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OSMTH-I on Christian Crisis in Syria, Egypt with refugee needs in Jordon, Turkey & Iraq
Iraq Update 4 - May 26, 2013

Dear Friends,

Thank you for all your messages and prayers for the team and me here in Erbil, Iraq. We have been buoyed by your prayers. Here is the latest update.

Two days ago we learned that the border closure would not be lifted anytime soon and that the likelihood that our participants would be able to come from Syria was remote to nonexistent. Until that time we had been actively working with the government, the leaders of the two major Kurdish political parties and the Syriac Union Party to get the Syriac Christian and Kurdish participants from Syria to Erbil.

We were actively working on two options. In the first option we were working with the President's office to bring the participants here via Turkey. In the second option we were working with the government and the leaders of the political parties on both sides of the border to bring the participants across in an unofficial way that would still maintain the border closure. In the end neither effort bore results.

Yesterday Bassam and I held a number of meetings but two were particularly significant. The first was with the leader of the Kurdish Democratic Party (Barzani's Party). He expressed strong support for making a second attempt in mid July to have the Faith-Based Reconciliation conference in Erbil and even outlined a strategy for it to have a maximum impact. The second meeting was with the President's Ambassador to the Syrian Opposition. He expressed the strong support of the government for our conference and even encouraged us to expand the size of it and to include some leaders from the Syrian National Council. We discussed the possibility of a meeting with President Barzani and he said he would try to arrange it for us.  He also suggested a different venue and took us to the hotel, introduced us to the manager and got us reduced special government prices. It was also recommended that we try to do two conferences back to back with the first conference focusing on forging a new social contract and the second conference would use the Faith-Based Reconciliation process to focus on political and security issues in the Al-Hassake region, particularly as it affects the minority Syriac Christians. It was suggested that the first conference include Syrian Kurds and Syriac Christians and that the second conference include Syrian Kurds, Syriac Christians and Arab Bedouin tribal leaders.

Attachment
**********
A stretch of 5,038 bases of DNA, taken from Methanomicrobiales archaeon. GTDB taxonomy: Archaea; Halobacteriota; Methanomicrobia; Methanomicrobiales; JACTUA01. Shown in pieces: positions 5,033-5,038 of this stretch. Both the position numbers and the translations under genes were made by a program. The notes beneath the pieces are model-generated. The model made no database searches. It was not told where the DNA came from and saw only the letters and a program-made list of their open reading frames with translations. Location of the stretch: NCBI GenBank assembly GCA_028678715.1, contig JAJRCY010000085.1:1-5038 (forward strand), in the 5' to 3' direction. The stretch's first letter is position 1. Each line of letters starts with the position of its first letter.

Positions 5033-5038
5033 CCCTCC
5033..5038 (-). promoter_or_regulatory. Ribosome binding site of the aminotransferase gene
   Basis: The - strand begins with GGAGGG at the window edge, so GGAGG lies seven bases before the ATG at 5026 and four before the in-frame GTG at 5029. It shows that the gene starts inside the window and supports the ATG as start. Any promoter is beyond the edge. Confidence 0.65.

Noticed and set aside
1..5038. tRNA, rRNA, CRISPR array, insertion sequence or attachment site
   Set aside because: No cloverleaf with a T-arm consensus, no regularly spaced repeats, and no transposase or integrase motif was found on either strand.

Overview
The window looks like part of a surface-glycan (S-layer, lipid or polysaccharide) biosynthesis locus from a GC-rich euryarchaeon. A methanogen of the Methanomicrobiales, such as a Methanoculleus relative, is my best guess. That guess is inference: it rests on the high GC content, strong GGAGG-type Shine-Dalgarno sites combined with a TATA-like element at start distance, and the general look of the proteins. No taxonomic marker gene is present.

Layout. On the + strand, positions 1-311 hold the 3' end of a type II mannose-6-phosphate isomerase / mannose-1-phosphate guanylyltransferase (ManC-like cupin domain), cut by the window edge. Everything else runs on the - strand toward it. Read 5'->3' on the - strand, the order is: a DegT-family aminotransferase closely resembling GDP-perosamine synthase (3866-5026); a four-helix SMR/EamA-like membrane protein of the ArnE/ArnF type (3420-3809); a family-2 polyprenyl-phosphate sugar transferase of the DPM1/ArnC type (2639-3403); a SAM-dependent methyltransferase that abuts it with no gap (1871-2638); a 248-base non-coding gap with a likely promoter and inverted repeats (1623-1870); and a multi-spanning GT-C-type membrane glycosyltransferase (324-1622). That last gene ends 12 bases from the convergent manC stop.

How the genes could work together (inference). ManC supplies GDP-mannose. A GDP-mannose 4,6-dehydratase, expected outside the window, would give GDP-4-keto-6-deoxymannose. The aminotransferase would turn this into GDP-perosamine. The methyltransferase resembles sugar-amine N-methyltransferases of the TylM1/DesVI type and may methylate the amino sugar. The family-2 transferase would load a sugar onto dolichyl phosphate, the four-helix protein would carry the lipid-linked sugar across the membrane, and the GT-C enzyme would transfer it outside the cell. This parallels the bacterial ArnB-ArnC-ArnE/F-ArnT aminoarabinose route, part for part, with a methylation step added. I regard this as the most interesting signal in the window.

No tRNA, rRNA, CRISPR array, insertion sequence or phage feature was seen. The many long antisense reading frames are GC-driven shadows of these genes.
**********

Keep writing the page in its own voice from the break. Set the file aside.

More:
Even veteran faith-based diplomats such as Bassam and I know when to push back from the table, collect our winnings and plan for another day. We realized we had reached that point. As we depart from Erbil this morning we do so with certain insights.

First of all, a faith-based diplomat has to discern whether obstacles are the result of the forces of darkness or whether they are from the Lord to prevent us from running ahead of his time and purposes. We came to the realization that the border closure, the obstacles and the negotiations were being used by the Lord to create a more impactful scenario than we could ever imagine. As a result of all this our work and message have not merely impacted a workshop of 30 Kurdish and Syriac Christian leaders but the Kurdish government at the highest levels, the major political parties and begun a public conversation about the nature and desireability of Faith-Based Reconciliation in the heart of ancient Assyria. As we read between the lines of our conversations here it appears that there is a certain level of curiousity and nervousness that Faith-Based Reconciliation represents more than a workshop but the potential for systemic change in the hearts of people and in the dynamics of political community in the region. Leaders here are wondering does Faith-Based Reconciliation promote or detract from Kurdish aspirations in the region.  These questions are normal and natural when leaders encounter a totally new idea for dealing with conflict in the strategic political realm.